Different cultures = difference meat preferences
In Asia the average person prefers to eat the dark or red chicken meat, while in most of the western countries white chicken meat is the preferred taste. Which is actually better?
On a diet?
If you'd like to avoid the extra pounds: always choose the white chicken meat. Dark meat is roughly 25 % higher in calories than white meat, holds about double the amount of fat and is slightly higher in cholesterol. White chicken meat is nearly twice as high in niacin, while dark chicken meat offers two-to-three times as much zinc and iron as white meat. Reducing the fat in chicken meat even further can be achieved by removing the skin as that holds most of the saturated fat.
Dark-meat chicken best matched to heat of grill
By Joyce Rosencrans
Jamaicans know something most Americans choose to ignore: Dark-meat chicken is much better for grilling than white-meat chicken breasts. Thighs, drumsticks and leg quarters have more flavor, a slightly higher fat content and a substance called collagen that makes these parts better suited to the hot, direct heat of a grill.
The collagen melts during the cooking process, keeping the dark meat moist and flavorful. Even if slightly overcooked, dark-meat chicken doesn't seem quite as tough and dry as a chicken breast.
The Jamaican specialty of grilled meats with jerk seasoning – practically a national dish – is much better with whole chicken legs (or pork) than with chicken breasts. Dark-meat chicken stands up to bold marinades and seasoning. (Jerk seasoning is peppery, sure, but its distinctive touch is ground allspice berries. Allspice trees grow all over the island of Jamaica.)
For decades, American poultry producers have exported a lion’s share of dark-meat chicken parts to other countries, such as Jamaica, or wherever it’s appreciated.
Dark-meat chicken parts need longer on the grill than breast meat – especially bone-in leg quarters – but the total time involved is still less than an hour, even if cooked from the raw state over glowing coals.
Some cooks prefer to save grilling time by micro waving dark-meat chicken until partially done, then immediately transferring it to finish over the coals. This is risky because microwaves tend to make chicken a bit chewy and tough.
Pan-Asian Chicken Escabeche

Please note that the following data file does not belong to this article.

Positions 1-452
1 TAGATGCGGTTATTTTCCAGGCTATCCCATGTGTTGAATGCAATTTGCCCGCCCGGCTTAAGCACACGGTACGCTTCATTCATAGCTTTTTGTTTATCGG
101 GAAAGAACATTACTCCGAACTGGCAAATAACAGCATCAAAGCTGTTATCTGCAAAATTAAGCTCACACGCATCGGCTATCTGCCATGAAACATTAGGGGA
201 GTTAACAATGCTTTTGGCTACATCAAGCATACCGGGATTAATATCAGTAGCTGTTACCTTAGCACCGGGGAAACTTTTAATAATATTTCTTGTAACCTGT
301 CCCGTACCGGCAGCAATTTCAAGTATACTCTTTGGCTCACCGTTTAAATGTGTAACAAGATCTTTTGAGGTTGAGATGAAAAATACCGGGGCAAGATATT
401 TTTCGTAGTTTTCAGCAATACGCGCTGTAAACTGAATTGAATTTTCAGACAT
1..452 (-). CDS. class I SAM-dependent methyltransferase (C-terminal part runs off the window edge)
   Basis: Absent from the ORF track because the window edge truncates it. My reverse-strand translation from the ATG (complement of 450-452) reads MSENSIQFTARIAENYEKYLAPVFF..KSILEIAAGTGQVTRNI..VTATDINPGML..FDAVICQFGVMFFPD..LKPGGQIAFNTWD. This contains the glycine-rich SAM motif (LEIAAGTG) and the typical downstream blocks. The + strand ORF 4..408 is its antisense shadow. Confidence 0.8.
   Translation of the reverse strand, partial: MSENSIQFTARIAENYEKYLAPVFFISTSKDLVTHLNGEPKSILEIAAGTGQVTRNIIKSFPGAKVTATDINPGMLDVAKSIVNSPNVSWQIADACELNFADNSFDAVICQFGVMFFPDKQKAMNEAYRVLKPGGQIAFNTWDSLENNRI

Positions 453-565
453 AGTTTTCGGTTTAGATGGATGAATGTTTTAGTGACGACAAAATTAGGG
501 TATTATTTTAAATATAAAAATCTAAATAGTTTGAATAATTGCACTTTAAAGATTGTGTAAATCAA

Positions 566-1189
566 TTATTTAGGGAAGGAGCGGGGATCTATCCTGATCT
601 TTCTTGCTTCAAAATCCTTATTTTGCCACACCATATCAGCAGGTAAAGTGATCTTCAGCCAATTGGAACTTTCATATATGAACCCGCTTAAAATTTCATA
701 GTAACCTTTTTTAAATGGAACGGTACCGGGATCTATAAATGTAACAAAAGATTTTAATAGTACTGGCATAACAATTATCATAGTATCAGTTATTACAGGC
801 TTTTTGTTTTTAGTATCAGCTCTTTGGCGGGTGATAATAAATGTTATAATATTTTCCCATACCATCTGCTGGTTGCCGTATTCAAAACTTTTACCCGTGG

6 chicken thighs, boneless, skinless
1 tablespoon Chinese five-spice powder
1 tablespoon olive oil
1 teaspoon salt, divided
1 teaspoon black pepper, divided
1 red and 1 yellow bell pepper, seeded, quartered
1 jalapeno, seeds discarded
2 (5 ounce) cans water chestnuts
1 peeled carrot, cut in 1-inch chunks
1 English cucumber, skin on, cut in chunks
2 radishes, halved
1 red onion, quartered
1 garlic clove, minced
1/4 cup fresh lime juice
1/4 cup olive oil
2 tablespoons each chopped cilantro and parsley
In a large plastic zipper bag, combine five-spice powder, 1 tablespoon olive oil and 1/2 teaspoon each of the salt and pepper. Add chicken thighs, seal and turn to coat. Marinate chicken in the fridge 1 hour or overnight.
While chicken is marinating, prepare the vegetables for same: Place bell pepper pieces (red and yellow), jalapeno, drained water chestnuts, carrot, cucumber, radishes and red onion (or a Vidalia) in bowl of food processor with steel blade in place. Rough-chop by pulsing. Or julienne vegetables by hand.
Transfer vegetables to a large bowl.
Add garlic, lime juice, 1/4 cup olive oil and remaining 1/2 teaspoon each salt and pepper. Place bowl in fridge and allow to sit for at least 1 hour.
When ready to grill, prepare a gas or charcoal grill. Drain marinade from chicken and discard. Place chicken thighs on grill and cook, turning, until done throughout, about 6 minutes per side. Cool and shred meat coarsely with two forks back-to-back.
Add chicken to vegetable salad mixture. Add cilantro and parsley; stir well to combine. Yield: 4 servings.
– Illinois Institute of Art Cooking School, Chicago